Cedar Rapids’ automated traffic cameras generated 122,620 citations during the first six months after the city started using them again in July. The city also collected $3.1 million in fines for speeding or red light violations during those six months.
Majority of the citations — 98 percent — were issued for speeding, according to an analysis of monthly reports from July to December 2019. And more than 90 percent of the speeding citations were issued on I-380, where four out of the 10 cameras are located.
However, the number of citations issued has been declining every month so far.
In July, 26,424 citations were issued. In December, that number had dropped to 14,379 citations. Cedar Rapids public safety spokesperson Greg Buelow said in an email there are various factors that need to be considered with traffic data, such as weather conditions and seasonal traffic volumes.
Cedar Rapids began using the automated cameras in 2010, but stopped in mid-2017, while of a series of lawsuits worked their way through the courts. (The Iowa Supreme Court ultimately ruled in favor of the city, saying Cedar Rapids’ speed cameras were legal and rejecting the claim that the cameras violate a driver’s right to due process.)
When the cameras were in use from 2010 to 2016, more than 500,000 tickets were issued. And in 2016 — the last full year before the cameras were deactivated — 143,800 tickets were given out, which is slightly under an average of 12,000 citations per month.
The city also saw a 37 percent reduction in overall crashes and a 62 percent reduction in crashes that involved injuries on I-380 when the cameras were activated, Buelow said.
Around $3 million a year was generated during those six years for the city’s general fund. (The revenue now goes toward hiring 10 additional police officers and an administrative assistant to help with processing the municipal infractions instead of the general fund.)
Shutting the cameras off in mid-2017 had a “profound effect on driving behavior,” Police Captain Cody Estling said. More motorists had been speeding, according to Estling. And the number of crashes and crashes resulting in injuries had increased, Buelow said.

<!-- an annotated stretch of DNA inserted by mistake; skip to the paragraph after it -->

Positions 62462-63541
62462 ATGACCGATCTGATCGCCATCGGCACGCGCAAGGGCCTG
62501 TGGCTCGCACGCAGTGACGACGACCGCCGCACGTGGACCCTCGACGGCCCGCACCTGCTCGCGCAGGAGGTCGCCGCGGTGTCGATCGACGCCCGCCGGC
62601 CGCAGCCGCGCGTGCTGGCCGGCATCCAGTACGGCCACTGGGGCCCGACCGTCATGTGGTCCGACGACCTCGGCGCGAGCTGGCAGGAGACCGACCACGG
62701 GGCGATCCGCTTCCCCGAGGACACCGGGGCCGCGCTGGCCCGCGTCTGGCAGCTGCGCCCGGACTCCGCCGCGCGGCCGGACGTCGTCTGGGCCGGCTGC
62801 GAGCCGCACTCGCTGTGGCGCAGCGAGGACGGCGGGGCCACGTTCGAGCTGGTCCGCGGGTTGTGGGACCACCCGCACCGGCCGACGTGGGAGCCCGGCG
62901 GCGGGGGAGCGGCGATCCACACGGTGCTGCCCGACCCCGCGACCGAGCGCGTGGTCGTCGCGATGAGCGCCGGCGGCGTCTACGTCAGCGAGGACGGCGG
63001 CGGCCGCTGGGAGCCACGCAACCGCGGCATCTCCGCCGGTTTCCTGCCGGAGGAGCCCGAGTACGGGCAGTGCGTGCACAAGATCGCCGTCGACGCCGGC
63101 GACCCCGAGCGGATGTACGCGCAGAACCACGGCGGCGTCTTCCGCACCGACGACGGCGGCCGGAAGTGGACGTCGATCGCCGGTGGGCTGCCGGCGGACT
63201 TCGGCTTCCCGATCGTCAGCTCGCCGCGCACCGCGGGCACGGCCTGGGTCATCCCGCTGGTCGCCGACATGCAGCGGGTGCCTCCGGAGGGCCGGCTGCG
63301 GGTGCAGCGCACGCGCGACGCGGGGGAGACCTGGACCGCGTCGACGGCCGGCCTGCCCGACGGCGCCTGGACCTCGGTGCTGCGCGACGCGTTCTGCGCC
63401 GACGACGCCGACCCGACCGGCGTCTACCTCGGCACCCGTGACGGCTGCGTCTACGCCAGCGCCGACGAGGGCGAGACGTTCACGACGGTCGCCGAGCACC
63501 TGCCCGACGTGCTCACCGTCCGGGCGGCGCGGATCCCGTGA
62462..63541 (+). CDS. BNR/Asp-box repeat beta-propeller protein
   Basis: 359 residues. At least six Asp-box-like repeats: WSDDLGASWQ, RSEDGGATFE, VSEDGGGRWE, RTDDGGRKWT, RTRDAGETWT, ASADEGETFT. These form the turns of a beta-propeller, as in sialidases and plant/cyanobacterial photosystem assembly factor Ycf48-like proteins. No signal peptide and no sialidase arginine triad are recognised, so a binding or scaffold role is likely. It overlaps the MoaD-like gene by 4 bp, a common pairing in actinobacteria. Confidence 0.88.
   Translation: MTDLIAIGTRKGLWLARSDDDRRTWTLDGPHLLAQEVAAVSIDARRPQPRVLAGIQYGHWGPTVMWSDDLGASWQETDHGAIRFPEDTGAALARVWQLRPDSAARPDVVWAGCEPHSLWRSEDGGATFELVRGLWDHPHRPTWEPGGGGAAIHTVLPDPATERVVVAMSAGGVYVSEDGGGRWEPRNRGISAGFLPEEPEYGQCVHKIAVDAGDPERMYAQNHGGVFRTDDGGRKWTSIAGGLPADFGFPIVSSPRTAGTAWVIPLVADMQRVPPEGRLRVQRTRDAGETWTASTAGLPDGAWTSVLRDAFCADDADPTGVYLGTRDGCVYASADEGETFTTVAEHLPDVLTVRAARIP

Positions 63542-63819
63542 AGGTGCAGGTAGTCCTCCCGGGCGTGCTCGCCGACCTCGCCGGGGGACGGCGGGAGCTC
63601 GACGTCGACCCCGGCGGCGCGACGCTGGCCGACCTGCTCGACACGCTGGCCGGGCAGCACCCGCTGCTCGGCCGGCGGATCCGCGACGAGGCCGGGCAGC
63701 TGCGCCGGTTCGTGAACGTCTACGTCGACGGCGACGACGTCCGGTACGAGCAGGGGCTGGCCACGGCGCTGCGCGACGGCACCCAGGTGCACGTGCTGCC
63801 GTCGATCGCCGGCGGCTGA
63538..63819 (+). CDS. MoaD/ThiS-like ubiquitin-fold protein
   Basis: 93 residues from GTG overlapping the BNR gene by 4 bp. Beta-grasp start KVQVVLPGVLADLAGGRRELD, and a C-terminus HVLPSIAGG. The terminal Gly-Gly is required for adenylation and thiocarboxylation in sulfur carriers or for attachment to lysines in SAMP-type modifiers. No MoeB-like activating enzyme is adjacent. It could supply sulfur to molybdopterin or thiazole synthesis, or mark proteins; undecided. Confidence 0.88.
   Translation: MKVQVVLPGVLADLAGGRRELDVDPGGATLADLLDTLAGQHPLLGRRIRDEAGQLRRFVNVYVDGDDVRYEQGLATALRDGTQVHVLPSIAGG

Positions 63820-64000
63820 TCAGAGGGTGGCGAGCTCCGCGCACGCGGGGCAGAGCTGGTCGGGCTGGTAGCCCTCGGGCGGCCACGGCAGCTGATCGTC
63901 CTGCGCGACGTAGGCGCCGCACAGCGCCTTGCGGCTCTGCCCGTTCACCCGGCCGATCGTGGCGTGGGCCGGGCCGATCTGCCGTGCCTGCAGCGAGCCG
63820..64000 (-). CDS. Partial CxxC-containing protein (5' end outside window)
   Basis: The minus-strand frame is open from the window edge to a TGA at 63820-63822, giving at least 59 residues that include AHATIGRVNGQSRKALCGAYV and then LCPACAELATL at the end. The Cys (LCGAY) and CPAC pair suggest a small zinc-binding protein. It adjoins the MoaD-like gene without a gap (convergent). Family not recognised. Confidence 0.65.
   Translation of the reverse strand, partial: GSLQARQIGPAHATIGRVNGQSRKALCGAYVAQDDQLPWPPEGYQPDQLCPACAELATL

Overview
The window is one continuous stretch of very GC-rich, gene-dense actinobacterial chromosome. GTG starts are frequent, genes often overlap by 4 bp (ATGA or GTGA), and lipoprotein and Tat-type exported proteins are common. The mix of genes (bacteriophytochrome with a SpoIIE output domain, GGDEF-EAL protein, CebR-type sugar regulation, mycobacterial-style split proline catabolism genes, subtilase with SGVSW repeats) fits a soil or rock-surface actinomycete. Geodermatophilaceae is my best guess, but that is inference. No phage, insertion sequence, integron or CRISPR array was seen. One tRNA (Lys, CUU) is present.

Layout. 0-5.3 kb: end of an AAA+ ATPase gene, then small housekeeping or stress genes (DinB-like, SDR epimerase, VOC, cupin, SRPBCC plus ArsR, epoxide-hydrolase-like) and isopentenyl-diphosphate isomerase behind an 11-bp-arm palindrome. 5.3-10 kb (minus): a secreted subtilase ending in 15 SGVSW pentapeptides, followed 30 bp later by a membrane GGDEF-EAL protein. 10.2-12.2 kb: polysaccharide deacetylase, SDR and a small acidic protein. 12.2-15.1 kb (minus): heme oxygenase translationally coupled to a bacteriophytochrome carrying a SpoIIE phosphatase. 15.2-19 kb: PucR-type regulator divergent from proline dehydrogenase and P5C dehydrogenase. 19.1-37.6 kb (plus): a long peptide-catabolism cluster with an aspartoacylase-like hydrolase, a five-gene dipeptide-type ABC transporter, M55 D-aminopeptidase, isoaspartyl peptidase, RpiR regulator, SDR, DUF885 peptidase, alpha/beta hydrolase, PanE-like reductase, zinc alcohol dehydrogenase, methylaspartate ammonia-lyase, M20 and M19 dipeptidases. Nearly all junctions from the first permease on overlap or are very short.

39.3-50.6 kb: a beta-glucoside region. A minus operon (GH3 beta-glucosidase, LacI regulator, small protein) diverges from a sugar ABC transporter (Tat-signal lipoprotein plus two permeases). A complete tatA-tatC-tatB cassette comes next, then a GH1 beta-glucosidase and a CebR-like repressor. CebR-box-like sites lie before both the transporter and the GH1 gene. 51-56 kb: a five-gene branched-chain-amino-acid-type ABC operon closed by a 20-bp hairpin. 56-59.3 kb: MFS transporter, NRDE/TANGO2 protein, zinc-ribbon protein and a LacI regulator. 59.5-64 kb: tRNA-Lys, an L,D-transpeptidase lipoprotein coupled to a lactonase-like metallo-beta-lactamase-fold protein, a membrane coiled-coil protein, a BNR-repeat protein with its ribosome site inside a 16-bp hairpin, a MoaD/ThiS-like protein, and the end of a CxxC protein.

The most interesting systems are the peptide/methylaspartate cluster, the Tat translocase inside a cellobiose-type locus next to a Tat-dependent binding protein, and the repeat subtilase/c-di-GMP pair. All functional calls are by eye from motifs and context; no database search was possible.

The Cedar Rapids City Council approved reactivating the cameras at its May 28, 2019 meeting. The month of June served as a warning period for drivers, and the cameras were officially reactivated again on July 1, 2019.
The city receives $55 from a $75 speeding ticket and $78 from a $100 red light violation. The remainder goes to Sensys Gatso USA (formerly Gatso USA), a Massachusetts-based company that runs the traffic camera system.
Since reactivating the traffic cameras, the number of total crashes has varied, but the number of crashes with injury has remained low.
“What is significant with these statistics is that only 17.8 percent of crashes result in an injury based on the first 6 months of data,” Buelow said.
The city is also in the process of settling a class action lawsuit that challenged the methods the city used to collect unpaid traffic camera fines.
The lawsuit alleged the city was violating the due process rights of motorists because it treated people who hadn’t responded to its traffic fine notices as if they had been found guilty in a judicial proceeding, even though the alleged violation had never been submitted to a judge. The lawsuit also claimed the city’s process for appealing a ticket was inadequate.
The city plans to refund approximately $3 million in fines and late fees it had collected through the methods the lawsuit challenged. A third-party administrator will be hired to contact the 20,090 individuals eligible for a refund. Additionally, $14 million in fines that has not yet been collected will be canceled.
A hearing for final approval of the settlement is scheduled for June 25, according to filings in Linn County District Court.